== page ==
Silo Rumor – May 2016
Given the ubiquity of music, perhaps now even more than at any time in human history – and music has been an integral part of life for as long as we know, in ever-evolving forms – it’s something that is generally taken for granted. Few consider the function, or functions, of music, and those who do are more often than not academics: the average individual is unlikely to devote a great deal of time to dissecting precisely why they listen to the music they do, or what it is that specifically draws them to music. That said, the more avant-garde and theory-based the art becomes, so more consideration is given to its purpose, and in some respects, this seems somewhat paradoxical given that much of the work in this sphere is not what the majority would necessarily consider ‘music’. And so we have Jonathan Uliel Saldanha’s Tunnel Vision, a collection of pieces recorded in and around the tunnels of Porto. Part field recording collage, part abstract, part ambient soundwork, the album’s seven segments are not overtly musical, in that they do not feature any of the conventional features of ‘music’.
While the concept of ambient music is now well established, and the theories around it also representing well-trodden territory, it’s still worth considering the purpose of an album like this. What kind of experience does it offer the listener? Specifically, what is the point? After all, Tunnel Vision is, ostensibly, little more than drones, moans, hums and thuds with occasional snippets of voices. And if anything, it’s not really ambient: it’s far too tense and unsettling for all that.
‘I’m what some people call The Tunnel. Whereas most are drawn to what’s on the surface, in the skies, or in space, I’m drawn to what’s beneath the surface,” says the anonymous speaker on the tile track. He continues: “Space seems exotic, mysterious, because it’s distant, far away enough not to fear… the underworld is a void that sits right beneath our feet. It evokes fear…” And while Tunnel Vision is concerned broadly with the use of ‘resonant spaces’, the overall mood and texture is very much of the space below than the space above and around. The purpose of this music is to evoke the space which frightens us, which pricks those subconscious fears through the medium of sound. It’s about conjuring the unfamiliar and appealing to the senses in a way which unsettles them by means of the concordance of the rumbling of distant thunder which rolls beneath a shifting soundscape of mournful brass and unexpected clashes of sound.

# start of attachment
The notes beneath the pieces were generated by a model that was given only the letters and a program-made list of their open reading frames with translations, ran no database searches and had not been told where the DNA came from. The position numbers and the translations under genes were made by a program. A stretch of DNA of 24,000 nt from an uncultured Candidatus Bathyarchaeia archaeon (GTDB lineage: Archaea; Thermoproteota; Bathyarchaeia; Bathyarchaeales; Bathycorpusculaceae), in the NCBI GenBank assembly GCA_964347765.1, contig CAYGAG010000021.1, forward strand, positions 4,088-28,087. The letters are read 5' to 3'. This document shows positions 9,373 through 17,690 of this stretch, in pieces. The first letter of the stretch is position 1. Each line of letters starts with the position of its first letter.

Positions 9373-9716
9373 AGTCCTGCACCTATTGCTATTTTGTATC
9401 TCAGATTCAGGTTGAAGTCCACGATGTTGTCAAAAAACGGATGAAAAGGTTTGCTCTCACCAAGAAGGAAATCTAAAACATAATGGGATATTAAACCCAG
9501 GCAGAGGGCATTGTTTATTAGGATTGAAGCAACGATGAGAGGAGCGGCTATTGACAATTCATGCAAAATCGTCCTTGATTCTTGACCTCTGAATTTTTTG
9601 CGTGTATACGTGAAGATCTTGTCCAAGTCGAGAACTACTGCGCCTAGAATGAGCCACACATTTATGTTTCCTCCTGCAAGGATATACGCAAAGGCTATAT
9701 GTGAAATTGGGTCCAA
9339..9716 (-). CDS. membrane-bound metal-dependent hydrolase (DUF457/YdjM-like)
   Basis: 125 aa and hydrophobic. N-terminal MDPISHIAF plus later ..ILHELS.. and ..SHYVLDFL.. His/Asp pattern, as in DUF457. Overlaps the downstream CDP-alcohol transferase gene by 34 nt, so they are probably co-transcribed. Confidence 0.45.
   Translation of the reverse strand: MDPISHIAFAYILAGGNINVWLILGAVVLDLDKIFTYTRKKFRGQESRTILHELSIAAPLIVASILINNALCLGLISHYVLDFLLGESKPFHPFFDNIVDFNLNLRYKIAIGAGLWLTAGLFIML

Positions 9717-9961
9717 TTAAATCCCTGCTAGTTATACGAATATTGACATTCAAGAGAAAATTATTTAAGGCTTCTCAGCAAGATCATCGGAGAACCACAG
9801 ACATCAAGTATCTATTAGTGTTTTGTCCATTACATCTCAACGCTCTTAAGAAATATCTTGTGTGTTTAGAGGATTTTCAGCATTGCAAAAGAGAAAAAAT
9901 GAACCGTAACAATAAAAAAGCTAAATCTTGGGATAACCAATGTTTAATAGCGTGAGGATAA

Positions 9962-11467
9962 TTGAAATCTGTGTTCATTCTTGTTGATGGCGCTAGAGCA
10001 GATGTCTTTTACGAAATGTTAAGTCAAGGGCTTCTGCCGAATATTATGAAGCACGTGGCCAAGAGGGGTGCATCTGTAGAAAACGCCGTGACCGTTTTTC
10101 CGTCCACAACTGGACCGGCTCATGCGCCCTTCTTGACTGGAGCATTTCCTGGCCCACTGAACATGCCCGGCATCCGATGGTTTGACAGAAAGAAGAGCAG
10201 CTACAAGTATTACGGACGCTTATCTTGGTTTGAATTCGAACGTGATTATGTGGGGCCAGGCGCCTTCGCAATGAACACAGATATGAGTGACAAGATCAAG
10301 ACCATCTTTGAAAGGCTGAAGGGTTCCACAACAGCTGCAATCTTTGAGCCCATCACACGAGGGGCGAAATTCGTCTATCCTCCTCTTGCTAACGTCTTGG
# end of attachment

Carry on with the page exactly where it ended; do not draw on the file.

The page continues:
The three tracks which occupy side two are noticeably longer, than the four on side one, and feel more formed, building on the atmospheres which emerge through the layering of long, low hums and drones, twittering flickers snippets of voices and thuds and clumps.
And so it is that one does not listen to Jonathan Uliel Saldanha’s Tunnel Vision for its musicality, or for entertainment. Nor does one interact with music on this level for relaxation purposes, but instead to confront subconscious and primal fears. To marvel at the mind which could create such sonic challenges, and to feel a sense of discomfort that’s essential to moving out of one’s comfort zone and instead be shaken into feeling something that evokes a response beyond immediate comprehension.